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Dr David Kingdon Discusses How CBT Techniques Tailored to Psychosis Can Help Patients Feel Understood

Psychiatrists can use cognitive behavioral therapy (CBT) techniques to help patients with psychosis understand and explore their own beliefs and to develop the therapeutic relationship, according to David Kingdon, MD, professor of mental health care delivery, University of Southampton.


Psychiatrists can use cognitive behavioral therapy (CBT) techniques to help patients with psychosis understand and explore their own beliefs and to develop the therapeutic relationship, according to David Kingdon, MD, professor of mental health care delivery, University of Southampton.

Transcript

How can CBT techniques be tailored to the specific symptoms of psychosis?

The key things are things like, if they have a paranoid belief, which is that the government has it in for them or the neighbors have it in for them, what CBT will do is it will take that belief, it’ll listen to it—the feelings, the understanding, the way it’s affecting somebody—and they will then weigh up with them how likely it is, how unlikely it is. So it’s really exploring, it’s not challenging the belief, it’s trying to explore and understand it, because quite often there’s been a trigger, there’s been something which has set off that belief, and if the person can go back and re-look at that information, reprocess it, that can be really valuable and work very effectively and helpfully.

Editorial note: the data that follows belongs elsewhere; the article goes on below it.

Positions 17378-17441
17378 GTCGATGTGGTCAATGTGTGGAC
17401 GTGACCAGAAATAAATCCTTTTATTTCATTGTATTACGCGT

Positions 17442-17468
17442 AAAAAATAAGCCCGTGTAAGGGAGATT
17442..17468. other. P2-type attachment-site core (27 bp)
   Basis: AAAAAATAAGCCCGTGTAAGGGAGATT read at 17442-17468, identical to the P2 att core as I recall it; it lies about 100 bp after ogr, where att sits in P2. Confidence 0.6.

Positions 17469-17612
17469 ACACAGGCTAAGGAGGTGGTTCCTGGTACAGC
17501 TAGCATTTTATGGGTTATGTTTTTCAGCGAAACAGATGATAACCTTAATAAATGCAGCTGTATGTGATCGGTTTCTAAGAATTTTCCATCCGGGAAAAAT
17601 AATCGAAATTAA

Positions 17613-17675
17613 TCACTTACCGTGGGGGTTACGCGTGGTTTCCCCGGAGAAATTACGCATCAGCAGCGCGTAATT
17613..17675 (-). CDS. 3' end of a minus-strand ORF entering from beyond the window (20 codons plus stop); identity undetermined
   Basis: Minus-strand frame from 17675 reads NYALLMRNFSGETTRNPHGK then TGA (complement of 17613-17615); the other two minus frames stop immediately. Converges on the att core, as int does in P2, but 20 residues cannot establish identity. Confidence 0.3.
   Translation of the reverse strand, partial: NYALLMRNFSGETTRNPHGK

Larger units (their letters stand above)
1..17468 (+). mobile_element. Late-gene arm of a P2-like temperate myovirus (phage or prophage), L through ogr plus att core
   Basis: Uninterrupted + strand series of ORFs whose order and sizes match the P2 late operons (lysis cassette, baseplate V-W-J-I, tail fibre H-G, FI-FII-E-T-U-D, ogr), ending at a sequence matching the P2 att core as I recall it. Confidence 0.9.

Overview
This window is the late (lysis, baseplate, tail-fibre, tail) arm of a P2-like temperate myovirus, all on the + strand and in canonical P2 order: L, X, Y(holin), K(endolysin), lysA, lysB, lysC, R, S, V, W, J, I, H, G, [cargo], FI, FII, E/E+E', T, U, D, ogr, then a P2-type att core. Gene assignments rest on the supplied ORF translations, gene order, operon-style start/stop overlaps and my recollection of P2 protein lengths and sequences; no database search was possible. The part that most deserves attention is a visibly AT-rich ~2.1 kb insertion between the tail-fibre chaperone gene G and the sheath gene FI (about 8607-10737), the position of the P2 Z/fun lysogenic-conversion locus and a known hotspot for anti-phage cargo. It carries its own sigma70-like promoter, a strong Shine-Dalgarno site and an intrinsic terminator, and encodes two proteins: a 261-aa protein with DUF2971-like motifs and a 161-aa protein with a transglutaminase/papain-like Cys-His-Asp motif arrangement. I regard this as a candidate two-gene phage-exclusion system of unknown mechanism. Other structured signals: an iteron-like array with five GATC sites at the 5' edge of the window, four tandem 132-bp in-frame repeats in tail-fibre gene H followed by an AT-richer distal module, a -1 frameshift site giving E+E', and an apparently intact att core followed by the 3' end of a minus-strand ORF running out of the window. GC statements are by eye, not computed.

It certainly helps the relationship you have with the person, as well. Developing the therapeutic relationship is one of the key things that we try to do, and we know that that can be very difficult in people with psychosis, because they feel very alienated, they feel very different. Being able therefore to help them understand and feel understood is really very important.

Similarly, with voices, they’re very distressing, very disturbing. If you can help people understand them better, and work out ways of managing them better, that we’ve found to be really very effective.

And negative symptoms—the feeling that it’s not worth going on, feeling demoralized, feeling fed up, just feeling very very flat—being able to instill hope by looking towards the future, working out goals they can work with, and understand how negative symptoms can actually be protective sometimes. What people are doing is they’re avoiding situations that they find stressful. If you worry about people talking about you when you go out, an obvious response is don’t go out. So if we could help people understand those beliefs and then begin to test them, that in itself has been shown to be effective.

 
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